In New Orleans, an Oskar Kokoschka painting has been the subject of a restitution lawsuit. The portrait of a sick boy found its way two New Orleans through a Massachusetts family that had bought the work from a dealer named Otto Kallir. Sarah Dunbar was the woman who inherited the Kokoschka. The Reichel family had commissioned the work:
Dunbar’s lawyers, Thaddeus Stauber and Jennifer Borum Bechet, argued that although the Reichel family had long ago sought reparations for property that was stolen by the Nazis, they never sought the return of the Hans portrait, or questioned their dealings with Kallir, who was also Jewish. The painting, Dunbar’s lawyers said, has appeared in public exhibits and books for decades, so there was no effort to keep it under wraps.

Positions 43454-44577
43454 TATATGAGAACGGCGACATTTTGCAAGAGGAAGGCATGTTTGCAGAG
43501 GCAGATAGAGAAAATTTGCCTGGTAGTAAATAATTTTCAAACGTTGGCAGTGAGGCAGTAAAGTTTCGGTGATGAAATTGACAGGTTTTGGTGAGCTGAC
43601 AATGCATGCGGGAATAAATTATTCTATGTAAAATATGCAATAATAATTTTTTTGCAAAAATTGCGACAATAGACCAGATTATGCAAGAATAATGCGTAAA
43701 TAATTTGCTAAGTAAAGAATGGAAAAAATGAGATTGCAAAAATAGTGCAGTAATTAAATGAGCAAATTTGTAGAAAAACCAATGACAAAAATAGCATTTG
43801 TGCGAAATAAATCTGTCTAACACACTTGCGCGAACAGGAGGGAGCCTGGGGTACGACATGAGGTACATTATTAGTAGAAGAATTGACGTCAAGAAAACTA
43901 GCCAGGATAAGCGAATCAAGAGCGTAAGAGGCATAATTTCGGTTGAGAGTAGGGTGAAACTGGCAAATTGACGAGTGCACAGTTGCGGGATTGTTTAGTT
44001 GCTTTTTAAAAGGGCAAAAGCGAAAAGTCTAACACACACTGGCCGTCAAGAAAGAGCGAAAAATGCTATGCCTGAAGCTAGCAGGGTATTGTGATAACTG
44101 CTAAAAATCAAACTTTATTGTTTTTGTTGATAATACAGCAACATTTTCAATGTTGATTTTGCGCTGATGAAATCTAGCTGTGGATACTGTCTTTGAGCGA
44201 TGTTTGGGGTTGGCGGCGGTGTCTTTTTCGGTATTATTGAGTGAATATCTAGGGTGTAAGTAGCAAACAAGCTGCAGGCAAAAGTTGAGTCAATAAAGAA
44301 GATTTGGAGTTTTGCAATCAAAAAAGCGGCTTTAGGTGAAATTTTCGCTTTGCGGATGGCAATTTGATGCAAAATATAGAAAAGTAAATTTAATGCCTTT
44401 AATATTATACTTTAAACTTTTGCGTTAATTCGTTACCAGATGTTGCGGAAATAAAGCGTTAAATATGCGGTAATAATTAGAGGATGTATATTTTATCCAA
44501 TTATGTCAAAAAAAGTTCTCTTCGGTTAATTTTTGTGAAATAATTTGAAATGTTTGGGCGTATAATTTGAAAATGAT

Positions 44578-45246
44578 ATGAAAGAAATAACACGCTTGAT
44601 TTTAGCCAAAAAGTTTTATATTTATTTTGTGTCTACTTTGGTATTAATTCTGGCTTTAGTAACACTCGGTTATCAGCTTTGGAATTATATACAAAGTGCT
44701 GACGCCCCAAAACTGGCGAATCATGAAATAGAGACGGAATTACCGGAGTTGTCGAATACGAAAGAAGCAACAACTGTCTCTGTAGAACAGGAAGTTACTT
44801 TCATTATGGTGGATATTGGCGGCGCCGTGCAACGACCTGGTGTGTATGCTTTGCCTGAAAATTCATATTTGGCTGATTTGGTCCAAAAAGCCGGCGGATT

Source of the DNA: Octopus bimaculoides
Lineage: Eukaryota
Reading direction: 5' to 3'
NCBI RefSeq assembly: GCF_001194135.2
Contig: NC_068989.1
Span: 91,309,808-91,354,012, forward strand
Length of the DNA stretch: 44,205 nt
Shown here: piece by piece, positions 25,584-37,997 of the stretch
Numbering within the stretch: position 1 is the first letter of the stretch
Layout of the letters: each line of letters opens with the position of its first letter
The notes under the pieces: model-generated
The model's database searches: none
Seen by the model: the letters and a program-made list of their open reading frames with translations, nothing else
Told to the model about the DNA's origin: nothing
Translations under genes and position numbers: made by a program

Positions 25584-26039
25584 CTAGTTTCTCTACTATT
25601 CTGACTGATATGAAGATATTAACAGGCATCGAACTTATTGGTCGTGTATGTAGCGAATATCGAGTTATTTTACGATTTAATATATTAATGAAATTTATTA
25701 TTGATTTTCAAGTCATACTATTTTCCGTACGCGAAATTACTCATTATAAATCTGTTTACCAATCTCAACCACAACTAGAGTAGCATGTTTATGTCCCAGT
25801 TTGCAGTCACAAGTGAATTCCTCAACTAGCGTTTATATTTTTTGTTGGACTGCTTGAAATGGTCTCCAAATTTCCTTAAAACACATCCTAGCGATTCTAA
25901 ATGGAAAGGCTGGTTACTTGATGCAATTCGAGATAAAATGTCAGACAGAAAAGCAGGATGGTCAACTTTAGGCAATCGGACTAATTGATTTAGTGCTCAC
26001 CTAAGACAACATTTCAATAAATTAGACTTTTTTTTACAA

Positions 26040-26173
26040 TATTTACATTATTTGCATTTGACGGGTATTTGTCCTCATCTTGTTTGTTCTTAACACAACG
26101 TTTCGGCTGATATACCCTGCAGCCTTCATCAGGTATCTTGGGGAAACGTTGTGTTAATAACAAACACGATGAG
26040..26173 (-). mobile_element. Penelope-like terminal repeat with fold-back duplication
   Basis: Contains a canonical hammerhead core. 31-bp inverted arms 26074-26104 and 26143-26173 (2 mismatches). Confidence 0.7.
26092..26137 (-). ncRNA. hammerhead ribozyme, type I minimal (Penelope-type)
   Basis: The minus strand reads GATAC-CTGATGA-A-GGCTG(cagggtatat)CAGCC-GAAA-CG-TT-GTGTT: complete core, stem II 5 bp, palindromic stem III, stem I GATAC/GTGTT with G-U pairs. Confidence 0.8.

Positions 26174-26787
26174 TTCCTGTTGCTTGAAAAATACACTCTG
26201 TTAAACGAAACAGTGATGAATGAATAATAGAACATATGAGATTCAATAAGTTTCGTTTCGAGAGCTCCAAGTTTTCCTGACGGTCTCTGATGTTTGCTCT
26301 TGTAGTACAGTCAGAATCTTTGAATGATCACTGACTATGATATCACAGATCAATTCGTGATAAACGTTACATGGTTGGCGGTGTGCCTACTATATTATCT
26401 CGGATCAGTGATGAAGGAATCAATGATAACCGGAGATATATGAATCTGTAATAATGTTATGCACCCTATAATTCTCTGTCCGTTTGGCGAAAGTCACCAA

In August 2009, the federal district court for the Eastern District of Louisiana judged in favor of Dunbar. On Aug. 20, the Fifth Circuit Court of Appeals upheld that decision. Under Louisiana law, the court ruled, Dunbar is the clear owner of the Kokoschka by “acquisitive prescription,” because she openly held the painting for 10 years. The period of time during which anyone could have contested her ownership had lapsed. There was no cause to apply “federal common law authority” over Louisiana law and the “extraordinary circumstances” necessary to reconsider the case had not been met.
New Orleans Woman Wins Legal Fight to Keep Painting (Times-Picayune)